The old adage says "eyes are the window to the soul." Some people take this to heart and believe that you can deduce a person's personality simply by looking at the color of their eyes. Alternative medicine even has an field dedicated to the study of how eyes display a person's health. Although pop culture often uses eye color quizzes to predict your personality for entertainment, some academic study claims there might be a link between personality and eye color.
People inherit eye color from their parent's DNA. DNA determines the amount of pigment in our eyes and their pattern, according to Sewanee University. You can also accurately predict a child's eye color from the parent's eyes. The brightness of eyes depend on the amount of melanin in eye pigment. Eye color changes as we grow; toddlers often have blue eyes because the body takes a while to start producing melanin.
A survey taken by CyberPulse shows that people sometimes correlate certain eye colors with personality traits. It should be noted that this survey does not establish a scientific link between personality and eye color and is for entertainment purposes. Some respondents of the survey chose certain traits for eye colors significantly more than others. Brown eyes, for example, had 34 percent of people associate the color with intelligence. Blue eyes exude sweetness, believe 42 percent of participants.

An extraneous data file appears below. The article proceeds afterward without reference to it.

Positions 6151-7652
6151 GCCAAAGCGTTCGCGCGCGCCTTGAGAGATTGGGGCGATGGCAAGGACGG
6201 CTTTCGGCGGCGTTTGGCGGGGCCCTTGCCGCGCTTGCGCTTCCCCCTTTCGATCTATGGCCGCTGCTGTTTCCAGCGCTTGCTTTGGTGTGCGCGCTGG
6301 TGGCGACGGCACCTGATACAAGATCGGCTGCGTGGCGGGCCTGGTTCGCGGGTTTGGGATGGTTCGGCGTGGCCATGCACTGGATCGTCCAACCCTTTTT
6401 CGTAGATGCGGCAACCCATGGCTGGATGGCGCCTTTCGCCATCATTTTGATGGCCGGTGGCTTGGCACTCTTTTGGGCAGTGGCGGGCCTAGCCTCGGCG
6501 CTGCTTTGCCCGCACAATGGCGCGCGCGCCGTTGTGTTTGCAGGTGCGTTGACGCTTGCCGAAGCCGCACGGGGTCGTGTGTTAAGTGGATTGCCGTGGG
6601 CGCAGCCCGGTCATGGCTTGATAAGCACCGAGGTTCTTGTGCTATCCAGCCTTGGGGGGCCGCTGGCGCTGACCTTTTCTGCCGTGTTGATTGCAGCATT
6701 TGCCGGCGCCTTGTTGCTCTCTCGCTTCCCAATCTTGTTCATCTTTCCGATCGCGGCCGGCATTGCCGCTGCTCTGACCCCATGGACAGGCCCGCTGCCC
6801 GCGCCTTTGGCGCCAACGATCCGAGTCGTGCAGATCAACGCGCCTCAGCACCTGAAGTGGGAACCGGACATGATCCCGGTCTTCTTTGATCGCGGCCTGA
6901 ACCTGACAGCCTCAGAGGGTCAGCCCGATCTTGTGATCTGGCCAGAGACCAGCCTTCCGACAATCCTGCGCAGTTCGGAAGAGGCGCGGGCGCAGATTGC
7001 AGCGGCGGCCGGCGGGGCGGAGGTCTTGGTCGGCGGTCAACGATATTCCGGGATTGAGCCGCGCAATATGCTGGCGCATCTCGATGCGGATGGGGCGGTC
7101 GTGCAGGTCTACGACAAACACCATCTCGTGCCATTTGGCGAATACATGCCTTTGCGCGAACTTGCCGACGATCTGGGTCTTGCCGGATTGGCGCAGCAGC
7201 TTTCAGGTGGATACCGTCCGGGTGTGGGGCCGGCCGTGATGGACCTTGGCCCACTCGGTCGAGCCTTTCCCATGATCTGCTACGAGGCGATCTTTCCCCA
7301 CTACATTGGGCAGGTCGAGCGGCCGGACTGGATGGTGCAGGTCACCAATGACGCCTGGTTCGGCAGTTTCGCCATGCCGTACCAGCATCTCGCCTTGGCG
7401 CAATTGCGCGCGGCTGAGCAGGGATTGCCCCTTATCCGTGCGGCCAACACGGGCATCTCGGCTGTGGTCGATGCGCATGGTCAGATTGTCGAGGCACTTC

One sector of alternative medicine, called iridology, believes that eyes can reveal certain medical conditions in a person, according to Creighton University's Alternative Medicine website. According to iridology, three different types of eyes exist: blue, mixed and green. An iridologist matches colors with a chart of the eye to make a diagnosis; yellow, for example, means a certain area is getting "sick."
A study by a Rowan University graduate student showed that the link between personality and eye color may have some potential. Dana P. Huff selected random preschoolers for a behavioral analysis by their teachers. The results of the study showed that blue-eyed children were more socially active than green and brown-eyed children. However, shyness is not a physical trait and social intelligence can be learned, claims Huff.
According to scientific reviews, iridology does not hold much credential within the medical community. Creighton University reports that a 2000 iridology study in "Archives of Ophthalmology" showed that eye color diagnoses are poor medical evaluation tools. A 1979 study in the Journal of the American Medical Association resulted in iridologists incorrectly diagnosing sick patients as healthy in most cases. The medical community advises people to not rely on iridology medical assessments.